My Mom recently passed away in October 2018 tragically and very unexpectedly. She suffered an anoxic brain injury after collapsing and, unfortunately, we do not know the cause. Fortunately, my Mom was able to fulfill her lifetime desire to donate her organs and tissue for research purposes and to those in need so that they may continue to live prosperous lives. I am so proud of my Mom; I am honored to be her daughter. Even after her death, she inspires me to be a better woman and physician, treats my patients like family, travel, explore, take pictures, work hard, give to others, and love everyone.
Q4.What is some advice you would have for anyone wanting to be a leader in this profession?
You must have the passion to be a leader and, more importantly, you must have a passion for our profession. It is easy to see current famous surgeons and leaders in our profession and assume that they live a glorious lifestyle of traveling, suits, heels, and fancy dinners. What is not seen and appreciated enough are the countless sleepless nights of putting together lectures and writing papers after a long day of clinic and surgical cases. With so much dedication to your career inevitably comes countless sacrifices. Similarly, I can relate to physicians who like to stay grounded in their clinical practices to constantly be available for their patients. However, to be a leader in the profession, it is essential to take your ideas outside of your practice and collaborate with other medical providers.
Q5.What is some advice you have for women in this profession?
We have all been there: you walk into the clinic room and introduce yourself to the patient and they immediately assume you are the “nurse.” You go out into public wearing scrubs and people assume “you are obviously a nurse.” There is always going to be someone that thinks you look “too young” or “too little” or, I suppose, too feminine to be a Doctor. My advice: politely correct them, tell them you are the Doctor, smile to yourself, and remember how amazing you are. You’ve worked very hard to get to where you are, and you deserve that respect.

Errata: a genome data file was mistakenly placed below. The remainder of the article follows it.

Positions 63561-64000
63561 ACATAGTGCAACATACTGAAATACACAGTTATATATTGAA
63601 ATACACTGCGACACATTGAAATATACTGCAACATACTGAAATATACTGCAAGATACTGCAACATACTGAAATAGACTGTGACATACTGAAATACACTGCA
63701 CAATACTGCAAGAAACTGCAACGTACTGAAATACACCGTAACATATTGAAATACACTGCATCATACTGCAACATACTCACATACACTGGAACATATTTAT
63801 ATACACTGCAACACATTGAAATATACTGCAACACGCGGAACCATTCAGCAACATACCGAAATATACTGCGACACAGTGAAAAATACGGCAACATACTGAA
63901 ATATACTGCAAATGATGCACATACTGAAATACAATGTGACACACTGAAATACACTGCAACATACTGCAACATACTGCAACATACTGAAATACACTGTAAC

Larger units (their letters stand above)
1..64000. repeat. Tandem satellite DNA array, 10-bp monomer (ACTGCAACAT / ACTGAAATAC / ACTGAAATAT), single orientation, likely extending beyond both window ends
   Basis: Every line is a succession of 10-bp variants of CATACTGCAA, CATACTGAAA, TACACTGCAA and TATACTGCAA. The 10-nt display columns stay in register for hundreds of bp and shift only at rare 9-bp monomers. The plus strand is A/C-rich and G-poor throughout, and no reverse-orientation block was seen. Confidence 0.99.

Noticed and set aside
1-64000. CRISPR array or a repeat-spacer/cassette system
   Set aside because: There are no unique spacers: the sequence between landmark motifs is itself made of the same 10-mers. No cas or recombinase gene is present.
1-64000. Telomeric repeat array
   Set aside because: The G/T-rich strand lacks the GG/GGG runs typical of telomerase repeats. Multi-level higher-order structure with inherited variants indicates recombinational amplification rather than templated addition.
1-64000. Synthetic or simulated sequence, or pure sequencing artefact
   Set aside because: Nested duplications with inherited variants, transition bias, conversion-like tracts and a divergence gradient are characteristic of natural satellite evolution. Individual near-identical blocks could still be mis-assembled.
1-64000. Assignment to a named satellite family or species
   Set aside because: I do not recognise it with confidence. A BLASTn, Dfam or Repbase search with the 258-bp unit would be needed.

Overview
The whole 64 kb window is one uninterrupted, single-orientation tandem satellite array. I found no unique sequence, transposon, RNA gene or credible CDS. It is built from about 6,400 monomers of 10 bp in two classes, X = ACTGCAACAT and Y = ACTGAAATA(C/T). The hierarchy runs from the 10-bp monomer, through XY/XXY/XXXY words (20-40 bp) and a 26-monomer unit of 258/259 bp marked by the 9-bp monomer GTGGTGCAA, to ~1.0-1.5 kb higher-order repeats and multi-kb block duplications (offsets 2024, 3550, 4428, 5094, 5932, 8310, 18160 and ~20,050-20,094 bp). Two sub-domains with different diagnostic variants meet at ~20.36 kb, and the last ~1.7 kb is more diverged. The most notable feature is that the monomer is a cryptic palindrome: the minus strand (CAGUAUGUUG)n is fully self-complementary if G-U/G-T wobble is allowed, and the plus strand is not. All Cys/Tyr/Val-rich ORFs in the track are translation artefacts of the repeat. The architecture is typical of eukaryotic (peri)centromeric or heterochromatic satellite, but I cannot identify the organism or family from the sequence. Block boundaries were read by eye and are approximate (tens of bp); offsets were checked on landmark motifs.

Q6.If you had to start over, knowing what you know now, what would you do differently?
In all honesty, I would not change a thing. I have made a lot of mistakes, but I aim to make them right. My career path has been full of bumps, twists, and turns, but I have learned some amazing lessons along the way, and that path has gotten me to where I am today. I still have big plans and expectations for myself, and I am very excited to accomplish my big goals.
Q7.What is an accomplishment you are most proud of?
Attending a mini-fellowship in Kurgan, Russia at the Ilizarov Scientific Center for Restorative Traumatology and Orthopaedics. By far, my favorite surgical procedures involve external fixation. I had the privilege of being able to go to Kurgan, Russia where the technique of external fixation was pioneered by Gavriil Abramovich Ilizarov. I attended lectures, lectured in Grand Rounds myself, scrubbed surgical cases, and experienced the culture while staying in Kurgan. I learned too much, made lifetime friends and colleagues, and made memories I will never forget. I am already planning a return trip!
By Yuna Farah
Kent State University School of Podiatric Medicine
The Strong Women of Podiatry:
Leading with Heart and Mind